- Barry Maley
- The Australian
- 12:00AM July 26, 2016
In 2004, the federal parliament decided that marriage might be defined in the Marriage Act as: “The union of a man and a woman to the exclusion of all others, voluntarily entered into for life.” In doing so, it was believed that such a definition was consistent with the common law and with the intentions of the framers of the Constitution that was overwhelmingly approved by the people in 1900.
... It was expressed in 1959 by a former justice of the High Court, WJ Windeyer, as follows: “We are not to give words a meaning different from any meaning they could have borne in 1900.”
The Constitution is the instrument by which the people of a nation declare the fundamental character of their institutions and their intention that character be maintained until they, in their judgment, believe the time has come for change and adaptation to what they believe to be improvements. The means at their disposal when that time comes is a referendum of the whole nation — in our case a federation — and one fitting that political arrangement.
In our present situation, a referendum is not obligatory despite the High Court’s finding confronting us with a profoundly important change to our understanding of marriage. Marriage, and the family life it best sustains, is at the centre of our society. Could there be a more important reason for resorting to a referendum instead of a mere plebiscite?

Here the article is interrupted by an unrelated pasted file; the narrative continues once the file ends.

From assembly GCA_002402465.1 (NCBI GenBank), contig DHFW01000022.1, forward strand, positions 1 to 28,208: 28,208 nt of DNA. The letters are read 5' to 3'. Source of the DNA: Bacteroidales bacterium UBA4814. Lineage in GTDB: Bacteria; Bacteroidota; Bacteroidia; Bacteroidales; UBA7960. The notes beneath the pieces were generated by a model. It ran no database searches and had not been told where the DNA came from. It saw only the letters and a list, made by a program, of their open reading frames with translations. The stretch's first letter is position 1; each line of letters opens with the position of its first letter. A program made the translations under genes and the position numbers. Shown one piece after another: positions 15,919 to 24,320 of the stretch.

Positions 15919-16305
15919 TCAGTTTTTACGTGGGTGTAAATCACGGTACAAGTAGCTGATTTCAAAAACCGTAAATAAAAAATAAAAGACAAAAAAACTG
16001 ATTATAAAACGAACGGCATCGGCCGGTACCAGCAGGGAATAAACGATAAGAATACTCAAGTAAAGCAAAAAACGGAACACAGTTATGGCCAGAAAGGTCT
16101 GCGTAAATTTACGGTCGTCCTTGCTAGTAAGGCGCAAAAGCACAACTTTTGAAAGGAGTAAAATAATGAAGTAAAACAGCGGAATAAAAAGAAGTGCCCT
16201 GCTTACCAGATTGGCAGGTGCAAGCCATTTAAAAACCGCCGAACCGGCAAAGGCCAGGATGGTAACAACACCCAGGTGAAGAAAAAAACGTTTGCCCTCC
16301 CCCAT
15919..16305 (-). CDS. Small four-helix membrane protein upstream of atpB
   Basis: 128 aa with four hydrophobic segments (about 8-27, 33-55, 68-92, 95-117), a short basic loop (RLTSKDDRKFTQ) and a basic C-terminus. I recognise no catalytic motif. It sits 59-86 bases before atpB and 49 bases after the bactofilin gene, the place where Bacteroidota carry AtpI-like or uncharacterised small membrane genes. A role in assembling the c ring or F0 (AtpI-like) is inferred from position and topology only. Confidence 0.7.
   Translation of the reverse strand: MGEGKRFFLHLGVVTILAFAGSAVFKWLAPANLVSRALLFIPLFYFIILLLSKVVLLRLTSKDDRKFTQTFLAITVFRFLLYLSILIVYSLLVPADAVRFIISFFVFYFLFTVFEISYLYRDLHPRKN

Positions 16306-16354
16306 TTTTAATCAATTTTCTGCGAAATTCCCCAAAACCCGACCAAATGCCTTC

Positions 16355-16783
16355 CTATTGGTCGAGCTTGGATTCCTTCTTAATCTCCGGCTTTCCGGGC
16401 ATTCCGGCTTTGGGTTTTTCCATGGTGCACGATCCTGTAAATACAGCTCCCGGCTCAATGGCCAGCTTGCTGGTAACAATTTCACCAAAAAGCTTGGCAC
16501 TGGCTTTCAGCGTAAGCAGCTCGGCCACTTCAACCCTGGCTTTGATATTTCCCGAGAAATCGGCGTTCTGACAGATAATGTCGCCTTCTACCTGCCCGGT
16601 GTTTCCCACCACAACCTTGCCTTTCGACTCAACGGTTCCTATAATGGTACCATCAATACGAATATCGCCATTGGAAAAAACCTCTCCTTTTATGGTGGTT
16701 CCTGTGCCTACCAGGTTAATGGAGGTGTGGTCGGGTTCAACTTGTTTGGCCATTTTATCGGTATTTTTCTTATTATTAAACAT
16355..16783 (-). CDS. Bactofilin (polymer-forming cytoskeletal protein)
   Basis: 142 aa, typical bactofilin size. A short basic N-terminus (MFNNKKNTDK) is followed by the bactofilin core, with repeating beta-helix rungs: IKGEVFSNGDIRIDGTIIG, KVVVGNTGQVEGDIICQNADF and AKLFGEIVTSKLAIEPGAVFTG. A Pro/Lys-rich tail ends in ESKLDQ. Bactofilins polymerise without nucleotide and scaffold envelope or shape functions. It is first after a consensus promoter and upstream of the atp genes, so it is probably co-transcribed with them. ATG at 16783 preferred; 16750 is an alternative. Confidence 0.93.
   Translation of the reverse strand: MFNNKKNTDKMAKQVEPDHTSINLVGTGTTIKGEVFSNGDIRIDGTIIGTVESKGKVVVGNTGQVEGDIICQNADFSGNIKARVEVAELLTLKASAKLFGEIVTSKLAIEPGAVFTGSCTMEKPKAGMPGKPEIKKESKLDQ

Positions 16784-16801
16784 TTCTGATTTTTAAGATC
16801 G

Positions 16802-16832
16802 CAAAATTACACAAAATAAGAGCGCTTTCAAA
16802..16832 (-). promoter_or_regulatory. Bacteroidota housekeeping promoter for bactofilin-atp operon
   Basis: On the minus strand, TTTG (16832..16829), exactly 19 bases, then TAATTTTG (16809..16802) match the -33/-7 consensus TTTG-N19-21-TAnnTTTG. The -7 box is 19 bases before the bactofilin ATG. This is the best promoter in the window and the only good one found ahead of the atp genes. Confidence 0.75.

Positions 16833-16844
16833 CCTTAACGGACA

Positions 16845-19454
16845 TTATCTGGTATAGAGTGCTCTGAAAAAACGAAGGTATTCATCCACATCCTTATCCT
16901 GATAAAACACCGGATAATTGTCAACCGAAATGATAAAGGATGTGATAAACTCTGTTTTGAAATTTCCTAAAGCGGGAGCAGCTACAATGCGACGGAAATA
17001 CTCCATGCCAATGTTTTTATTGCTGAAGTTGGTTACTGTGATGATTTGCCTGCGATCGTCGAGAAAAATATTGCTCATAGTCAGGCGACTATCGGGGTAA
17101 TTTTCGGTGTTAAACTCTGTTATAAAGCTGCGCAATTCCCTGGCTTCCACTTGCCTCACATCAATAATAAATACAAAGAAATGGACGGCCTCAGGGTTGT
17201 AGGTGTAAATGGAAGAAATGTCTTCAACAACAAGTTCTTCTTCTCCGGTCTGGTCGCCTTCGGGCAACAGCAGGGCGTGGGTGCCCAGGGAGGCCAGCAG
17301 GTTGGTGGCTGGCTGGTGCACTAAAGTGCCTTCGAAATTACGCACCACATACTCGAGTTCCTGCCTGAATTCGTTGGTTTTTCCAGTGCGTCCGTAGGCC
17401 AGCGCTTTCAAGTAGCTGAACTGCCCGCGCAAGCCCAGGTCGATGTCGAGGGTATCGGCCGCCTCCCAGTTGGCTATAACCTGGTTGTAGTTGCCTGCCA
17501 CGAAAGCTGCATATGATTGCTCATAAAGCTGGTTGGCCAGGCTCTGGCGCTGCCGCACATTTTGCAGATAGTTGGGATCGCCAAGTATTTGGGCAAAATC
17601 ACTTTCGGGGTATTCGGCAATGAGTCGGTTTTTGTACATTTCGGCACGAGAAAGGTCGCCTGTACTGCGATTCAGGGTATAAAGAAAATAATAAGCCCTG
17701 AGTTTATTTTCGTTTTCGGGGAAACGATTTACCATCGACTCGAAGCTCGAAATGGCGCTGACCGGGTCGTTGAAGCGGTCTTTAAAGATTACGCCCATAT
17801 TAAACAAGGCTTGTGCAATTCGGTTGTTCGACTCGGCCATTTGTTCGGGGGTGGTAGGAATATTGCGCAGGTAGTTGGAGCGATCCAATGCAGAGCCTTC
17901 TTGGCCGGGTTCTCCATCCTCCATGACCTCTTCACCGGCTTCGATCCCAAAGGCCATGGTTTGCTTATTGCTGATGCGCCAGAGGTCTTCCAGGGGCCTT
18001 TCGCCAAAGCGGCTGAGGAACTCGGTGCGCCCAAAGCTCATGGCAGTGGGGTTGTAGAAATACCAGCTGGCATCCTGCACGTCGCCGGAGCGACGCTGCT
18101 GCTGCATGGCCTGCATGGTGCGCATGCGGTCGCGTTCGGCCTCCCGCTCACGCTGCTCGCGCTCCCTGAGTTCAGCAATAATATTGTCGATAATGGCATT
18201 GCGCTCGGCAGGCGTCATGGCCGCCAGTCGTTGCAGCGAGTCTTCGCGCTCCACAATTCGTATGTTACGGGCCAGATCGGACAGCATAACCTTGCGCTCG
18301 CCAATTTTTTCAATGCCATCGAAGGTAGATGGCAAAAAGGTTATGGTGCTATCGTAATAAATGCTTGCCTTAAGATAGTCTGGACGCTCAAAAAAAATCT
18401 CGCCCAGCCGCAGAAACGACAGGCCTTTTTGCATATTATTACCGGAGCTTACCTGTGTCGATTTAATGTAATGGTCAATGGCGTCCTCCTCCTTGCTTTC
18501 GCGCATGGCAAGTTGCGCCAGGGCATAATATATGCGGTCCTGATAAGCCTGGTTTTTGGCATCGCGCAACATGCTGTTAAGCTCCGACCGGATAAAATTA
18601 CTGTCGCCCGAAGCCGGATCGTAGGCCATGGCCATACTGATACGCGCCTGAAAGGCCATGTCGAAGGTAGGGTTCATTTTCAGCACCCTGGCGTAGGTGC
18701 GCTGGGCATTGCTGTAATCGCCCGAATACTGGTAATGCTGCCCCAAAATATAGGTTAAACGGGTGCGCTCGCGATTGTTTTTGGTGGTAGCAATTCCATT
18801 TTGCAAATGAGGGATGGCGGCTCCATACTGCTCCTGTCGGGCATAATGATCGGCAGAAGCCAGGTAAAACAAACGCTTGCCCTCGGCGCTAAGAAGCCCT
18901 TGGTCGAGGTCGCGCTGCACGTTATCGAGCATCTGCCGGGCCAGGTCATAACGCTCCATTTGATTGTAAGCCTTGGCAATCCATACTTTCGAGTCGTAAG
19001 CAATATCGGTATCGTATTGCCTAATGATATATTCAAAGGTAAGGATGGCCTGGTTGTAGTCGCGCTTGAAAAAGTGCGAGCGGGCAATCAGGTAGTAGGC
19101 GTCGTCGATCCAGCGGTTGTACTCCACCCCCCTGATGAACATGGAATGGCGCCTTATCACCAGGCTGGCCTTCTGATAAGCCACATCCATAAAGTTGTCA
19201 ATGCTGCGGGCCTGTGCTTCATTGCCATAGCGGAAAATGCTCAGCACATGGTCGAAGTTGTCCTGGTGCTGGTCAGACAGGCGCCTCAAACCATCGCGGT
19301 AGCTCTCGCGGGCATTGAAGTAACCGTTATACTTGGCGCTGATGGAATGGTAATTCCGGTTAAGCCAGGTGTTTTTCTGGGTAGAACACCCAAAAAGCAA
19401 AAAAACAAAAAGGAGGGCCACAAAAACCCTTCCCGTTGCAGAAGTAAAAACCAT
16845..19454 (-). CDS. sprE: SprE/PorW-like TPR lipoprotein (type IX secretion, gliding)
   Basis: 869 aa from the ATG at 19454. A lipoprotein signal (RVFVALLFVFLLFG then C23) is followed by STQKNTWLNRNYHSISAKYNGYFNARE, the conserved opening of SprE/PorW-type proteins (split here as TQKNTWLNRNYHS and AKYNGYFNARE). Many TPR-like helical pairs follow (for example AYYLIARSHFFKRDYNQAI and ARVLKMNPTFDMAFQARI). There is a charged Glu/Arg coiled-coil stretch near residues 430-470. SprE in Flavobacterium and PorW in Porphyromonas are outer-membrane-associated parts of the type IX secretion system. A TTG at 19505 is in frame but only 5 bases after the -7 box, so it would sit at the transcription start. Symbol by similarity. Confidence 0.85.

To proceed in this way diminishes the democratic choice of the Australian people to properly determine the issue by referendum, rather than simply giving an opinion and then leaving it to the politicians.
We are treating the future of marriage as of less importance than Aboriginal recognition in the Constitution — scheduled for a referendum next year.
Why not include a referendum on same-sex marriage with a referendum on recognition at the same time? This would solve Bill Shorten’s concern about cost while giving same-sex marriage the democratic opportunity its constitutional stature deserves.
Six judges of the High Court have given us their conclusion. It is appropriate and proper that it be put to judgment, and determination of the nature of marriage, by the millions of citizens through the supremely democratic instrument of a referendum.
FULL ARTICLE -->>
Barry Maley is a senior fellow at the Centre for Independent Studies and author of the paper The High Court and Same-Sex Marriage, published last week.